Of what I consider to be a strange decision on Adobe's part, and it may be the kind of thing that ends up confusing you as well. I'm going to hide the paragraph styles panel, and then I'll go up to the Window menu, and choose History in order to bring up the History panel. And you can see that we've got an awful lot of states here. Oftentimes, when you're applying a paragraph style Photoshop throws in an extra step where it's applying a character style as well. Now here's the thing I want to make you aware of, if I go all the way back to the open state which returns us to the very beginning of this movie.
Notice, now, if I bring up the paragraph style panel, I still have a style, and it's called romance style. And I also have a character style called just blue. You cannot undo the creation or modification of styles. So notice, if I switch back to paragraph styles, and double click on it. I will say that I'm still in Segoe Script, as opposed to Mistral. And the color is red, and so forth. So it's a little bit of a gotcha sometimes. You just have to remember, nothing you do to styles can be undone. That said, you can throw them away.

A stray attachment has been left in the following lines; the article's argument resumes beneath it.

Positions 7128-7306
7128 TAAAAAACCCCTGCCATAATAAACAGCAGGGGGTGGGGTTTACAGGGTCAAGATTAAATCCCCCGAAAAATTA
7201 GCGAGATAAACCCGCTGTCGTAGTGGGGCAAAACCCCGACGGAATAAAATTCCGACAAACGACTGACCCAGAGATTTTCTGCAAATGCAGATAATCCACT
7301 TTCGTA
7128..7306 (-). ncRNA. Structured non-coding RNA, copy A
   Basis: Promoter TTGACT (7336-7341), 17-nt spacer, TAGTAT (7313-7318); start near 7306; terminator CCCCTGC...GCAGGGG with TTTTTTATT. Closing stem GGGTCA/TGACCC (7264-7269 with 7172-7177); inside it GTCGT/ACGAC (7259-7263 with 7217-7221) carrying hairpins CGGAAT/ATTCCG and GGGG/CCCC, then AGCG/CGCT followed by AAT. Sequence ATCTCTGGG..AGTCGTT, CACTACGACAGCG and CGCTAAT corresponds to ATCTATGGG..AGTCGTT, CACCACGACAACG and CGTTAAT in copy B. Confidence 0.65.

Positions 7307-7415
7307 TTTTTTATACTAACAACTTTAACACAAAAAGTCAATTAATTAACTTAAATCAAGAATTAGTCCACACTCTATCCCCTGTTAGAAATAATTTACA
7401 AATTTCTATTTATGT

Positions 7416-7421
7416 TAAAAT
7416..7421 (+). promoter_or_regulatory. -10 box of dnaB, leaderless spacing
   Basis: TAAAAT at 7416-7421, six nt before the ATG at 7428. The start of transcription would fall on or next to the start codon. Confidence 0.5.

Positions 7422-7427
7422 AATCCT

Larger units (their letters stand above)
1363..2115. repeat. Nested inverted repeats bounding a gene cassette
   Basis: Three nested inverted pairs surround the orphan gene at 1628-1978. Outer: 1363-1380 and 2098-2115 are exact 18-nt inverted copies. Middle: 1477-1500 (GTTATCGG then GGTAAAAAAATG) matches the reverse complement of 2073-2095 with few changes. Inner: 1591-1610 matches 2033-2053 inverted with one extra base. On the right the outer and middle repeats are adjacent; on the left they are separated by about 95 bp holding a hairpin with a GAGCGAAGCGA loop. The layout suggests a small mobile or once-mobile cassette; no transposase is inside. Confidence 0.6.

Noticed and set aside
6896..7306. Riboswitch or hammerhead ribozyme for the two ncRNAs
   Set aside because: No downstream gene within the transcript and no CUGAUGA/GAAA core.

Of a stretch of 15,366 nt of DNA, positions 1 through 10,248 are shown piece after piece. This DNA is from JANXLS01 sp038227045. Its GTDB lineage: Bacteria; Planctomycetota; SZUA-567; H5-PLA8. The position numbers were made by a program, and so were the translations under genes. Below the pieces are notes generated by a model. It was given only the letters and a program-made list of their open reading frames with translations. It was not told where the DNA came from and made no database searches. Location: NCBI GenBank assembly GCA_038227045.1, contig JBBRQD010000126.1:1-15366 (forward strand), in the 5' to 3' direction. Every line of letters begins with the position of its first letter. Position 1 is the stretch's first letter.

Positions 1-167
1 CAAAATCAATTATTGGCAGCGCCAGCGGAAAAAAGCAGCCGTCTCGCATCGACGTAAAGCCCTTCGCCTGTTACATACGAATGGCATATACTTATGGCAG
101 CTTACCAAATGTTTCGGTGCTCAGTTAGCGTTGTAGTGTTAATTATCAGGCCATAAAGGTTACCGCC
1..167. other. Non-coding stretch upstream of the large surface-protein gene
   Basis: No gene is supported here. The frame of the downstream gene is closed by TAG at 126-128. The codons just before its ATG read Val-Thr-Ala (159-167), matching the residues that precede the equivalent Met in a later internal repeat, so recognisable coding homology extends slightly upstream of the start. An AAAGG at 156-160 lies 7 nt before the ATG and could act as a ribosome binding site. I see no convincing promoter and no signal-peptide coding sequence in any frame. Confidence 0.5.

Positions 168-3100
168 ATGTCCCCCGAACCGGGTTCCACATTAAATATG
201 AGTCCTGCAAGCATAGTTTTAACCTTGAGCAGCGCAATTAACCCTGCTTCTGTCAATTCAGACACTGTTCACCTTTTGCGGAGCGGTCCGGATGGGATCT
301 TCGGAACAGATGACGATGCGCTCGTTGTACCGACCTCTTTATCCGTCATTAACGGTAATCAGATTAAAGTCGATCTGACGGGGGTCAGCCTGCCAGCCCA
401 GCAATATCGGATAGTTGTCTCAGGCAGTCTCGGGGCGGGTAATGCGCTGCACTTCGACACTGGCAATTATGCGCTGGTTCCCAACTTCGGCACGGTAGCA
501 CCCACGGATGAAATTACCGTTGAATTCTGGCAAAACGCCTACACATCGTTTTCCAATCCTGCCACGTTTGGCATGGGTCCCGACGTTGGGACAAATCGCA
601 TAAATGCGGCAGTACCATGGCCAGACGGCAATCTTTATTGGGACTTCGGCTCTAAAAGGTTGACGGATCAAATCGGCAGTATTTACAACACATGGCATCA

And if you want to get rid of a style without a warning, then you press the Alt key, or the Option key on the Mac, and click on that little Trash icon. And that's how you change the definition of a paragraph style. And here work with character styles inside Photoshop.